Black Greek-letter sororities and fraternities have been a pivotal part of African American history and culture since the early 20th century. Launched on the campuses of historically black colleges, these organizations have been a central resource for support and service in the educational advancement and strengthening of social bonds among black students, entrepreneurs and professionals, especially when the organizations expanded to majority white institutions of higher learning. Also, they were a way to combat racism, as many campus organization memberships were exclusionary to students and professionals of color.
The pioneer Black Greek-letter organizations have become known as the Divine Nine, and among their ranks have been some of the most influential leaders of color in healthcare, fashion, business, global affairs, politics and more.
The National Pan-Hellenic Council Inc. (NPHC), formed on the campus of Howard University on May 10, 1930, is a collective of the nine pioneering black Greek-letter organizations: Alpha Phi Alpha is the oldest fraternity, founded in 1906, followed by Kappa Alpha Psi and Omega Psi Phi in 1911, Phi Beta Sigma in 1914 and Iota Phi Theta Fraternity in 1963. Alpha Kappa Alpha is the oldest sorority, founded in 1908, followed by Delta Sigma Theta Sorority in 1913, Zeta Phi Beta in 1920 and Sigma Gamma Rho Sorority, Inc. in 1922.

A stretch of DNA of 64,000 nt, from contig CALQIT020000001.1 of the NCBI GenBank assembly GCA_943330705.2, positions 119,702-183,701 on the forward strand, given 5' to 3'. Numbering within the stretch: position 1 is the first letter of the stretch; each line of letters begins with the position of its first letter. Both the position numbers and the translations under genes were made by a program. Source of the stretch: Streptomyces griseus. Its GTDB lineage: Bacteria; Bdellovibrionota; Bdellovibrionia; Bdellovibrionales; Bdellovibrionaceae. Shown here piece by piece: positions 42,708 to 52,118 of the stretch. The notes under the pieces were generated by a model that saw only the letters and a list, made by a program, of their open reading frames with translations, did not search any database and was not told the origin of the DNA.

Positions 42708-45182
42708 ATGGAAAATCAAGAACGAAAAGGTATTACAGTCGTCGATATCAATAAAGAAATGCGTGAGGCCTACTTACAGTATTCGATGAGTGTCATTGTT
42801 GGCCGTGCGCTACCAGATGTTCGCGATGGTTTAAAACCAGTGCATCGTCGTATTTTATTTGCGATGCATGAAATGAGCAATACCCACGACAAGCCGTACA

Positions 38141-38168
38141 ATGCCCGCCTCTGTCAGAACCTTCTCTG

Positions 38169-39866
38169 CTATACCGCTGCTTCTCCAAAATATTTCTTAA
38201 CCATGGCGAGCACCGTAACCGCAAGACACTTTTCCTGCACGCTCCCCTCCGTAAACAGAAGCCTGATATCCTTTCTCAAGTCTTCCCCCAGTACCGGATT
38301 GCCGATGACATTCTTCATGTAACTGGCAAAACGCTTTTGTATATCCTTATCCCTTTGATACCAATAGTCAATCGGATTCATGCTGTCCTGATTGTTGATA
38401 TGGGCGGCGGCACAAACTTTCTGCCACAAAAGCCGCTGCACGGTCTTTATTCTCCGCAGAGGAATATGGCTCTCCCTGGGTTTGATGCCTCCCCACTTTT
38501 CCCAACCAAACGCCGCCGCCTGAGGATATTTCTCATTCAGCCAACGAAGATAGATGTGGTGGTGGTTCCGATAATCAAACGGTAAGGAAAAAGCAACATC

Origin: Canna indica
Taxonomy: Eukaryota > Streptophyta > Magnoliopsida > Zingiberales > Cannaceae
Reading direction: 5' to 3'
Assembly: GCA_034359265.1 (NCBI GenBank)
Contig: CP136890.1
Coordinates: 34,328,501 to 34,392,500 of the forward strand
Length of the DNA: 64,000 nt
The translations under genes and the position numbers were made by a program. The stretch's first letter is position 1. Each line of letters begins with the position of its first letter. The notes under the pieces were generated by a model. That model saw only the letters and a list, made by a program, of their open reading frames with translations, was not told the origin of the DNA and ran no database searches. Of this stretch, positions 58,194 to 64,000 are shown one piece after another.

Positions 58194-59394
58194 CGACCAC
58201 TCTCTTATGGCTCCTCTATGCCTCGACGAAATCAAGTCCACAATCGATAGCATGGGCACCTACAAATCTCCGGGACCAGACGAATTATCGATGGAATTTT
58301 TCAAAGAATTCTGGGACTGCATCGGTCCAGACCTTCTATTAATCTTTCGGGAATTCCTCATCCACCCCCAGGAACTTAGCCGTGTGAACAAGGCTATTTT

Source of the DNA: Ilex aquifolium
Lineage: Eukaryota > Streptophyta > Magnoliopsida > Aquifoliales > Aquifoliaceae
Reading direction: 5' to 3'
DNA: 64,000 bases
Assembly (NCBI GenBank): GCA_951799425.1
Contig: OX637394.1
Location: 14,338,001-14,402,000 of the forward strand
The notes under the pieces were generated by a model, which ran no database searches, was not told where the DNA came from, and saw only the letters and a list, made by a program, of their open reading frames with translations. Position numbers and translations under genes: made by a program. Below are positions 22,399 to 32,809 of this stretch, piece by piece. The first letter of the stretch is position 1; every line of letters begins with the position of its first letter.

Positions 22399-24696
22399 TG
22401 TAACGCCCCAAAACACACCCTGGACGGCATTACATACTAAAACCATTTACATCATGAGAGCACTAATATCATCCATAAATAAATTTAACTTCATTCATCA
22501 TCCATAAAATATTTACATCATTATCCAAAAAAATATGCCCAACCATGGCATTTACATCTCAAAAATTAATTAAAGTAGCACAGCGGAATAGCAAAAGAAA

Since these nine were started and incorporated, membership has spread globally, with chapters in Asia, the Caribbean, Europe and Africa. Their impact is also widespread professionally and financially, as they have contributed millions to uplift communities, send students to college via scholarships and support professionals in both corporate America and entrepreneurship via mentorship and sponsorship.
Cotton Blocks proudly features several members of the Divnie 9 who have made immeasurable contributions to the proud legacy of Black Americans.
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